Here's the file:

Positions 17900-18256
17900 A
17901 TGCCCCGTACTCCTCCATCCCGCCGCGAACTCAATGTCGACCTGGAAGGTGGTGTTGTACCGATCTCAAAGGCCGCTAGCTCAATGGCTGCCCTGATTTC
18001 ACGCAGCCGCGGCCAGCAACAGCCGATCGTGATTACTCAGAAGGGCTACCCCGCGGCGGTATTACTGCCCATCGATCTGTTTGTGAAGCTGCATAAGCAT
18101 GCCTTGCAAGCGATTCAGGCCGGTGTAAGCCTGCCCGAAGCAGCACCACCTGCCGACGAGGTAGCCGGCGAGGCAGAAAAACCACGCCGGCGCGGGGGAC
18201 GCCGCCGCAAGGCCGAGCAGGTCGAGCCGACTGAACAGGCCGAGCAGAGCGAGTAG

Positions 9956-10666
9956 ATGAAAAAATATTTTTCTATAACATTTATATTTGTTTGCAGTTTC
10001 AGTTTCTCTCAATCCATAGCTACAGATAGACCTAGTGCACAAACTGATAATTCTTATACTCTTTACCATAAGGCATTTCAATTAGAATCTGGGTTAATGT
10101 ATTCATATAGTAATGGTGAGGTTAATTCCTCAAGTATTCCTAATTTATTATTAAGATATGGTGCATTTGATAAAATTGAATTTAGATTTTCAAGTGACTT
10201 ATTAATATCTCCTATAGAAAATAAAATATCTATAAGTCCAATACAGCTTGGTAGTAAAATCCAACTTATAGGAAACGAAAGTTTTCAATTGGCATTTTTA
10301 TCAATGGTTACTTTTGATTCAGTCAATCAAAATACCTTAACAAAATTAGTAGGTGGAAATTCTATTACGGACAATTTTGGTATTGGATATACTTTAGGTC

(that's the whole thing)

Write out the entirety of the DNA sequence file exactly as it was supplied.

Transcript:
Positions 17900-18256
17900 A
17901 TGCCCCGTACTCCTCCATCCCGCCGCGAACTCAATGTCGACCTGGAAGGTGGTGTTGTACCGATCTCAAAGGCCGCTAGCTCAATGGCTGCCCTGATTTC
18001 ACGCAGCCGCGGCCAGCAACAGCCGATCGTGATTACTCAGAAGGGCTACCCCGCGGCGGTATTACTGCCCATCGATCTGTTTGTGAAGCTGCATAAGCAT
18101 GCCTTGCAAGCGATTCAGGCCGGTGTAAGCCTGCCCGAAGCAGCACCACCTGCCGACGAGGTAGCCGGCGAGGCAGAAAAACCACGCCGGCGCGGGGGAC
18201 GCCGCCGCAAGGCCGAGCAGGTCGAGCCGACTGAACAGGCCGAGCAGAGCGAGTAG

Positions 9956-10666
9956 ATGAAAAAATATTTTTCTATAACATTTATATTTGTTTGCAGTTTC
10001 AGTTTCTCTCAATCCATAGCTACAGATAGACCTAGTGCACAAACTGATAATTCTTATACTCTTTACCATAAGGCATTTCAATTAGAATCTGGGTTAATGT
10101 ATTCATATAGTAATGGTGAGGTTAATTCCTCAAGTATTCCTAATTTATTATTAAGATATGGTGCATTTGATAAAATTGAATTTAGATTTTCAAGTGACTT
10201 ATTAATATCTCCTATAGAAAATAAAATATCTATAAGTCCAATACAGCTTGGTAGTAAAATCCAACTTATAGGAAACGAAAGTTTTCAATTGGCATTTTTA
10301 TCAATGGTTACTTTTGATTCAGTCAATCAAAATACCTTAACAAAATTAGTAGGTGGAAATTCTATTACGGACAATTTTGGTATTGGATATACTTTAGGTC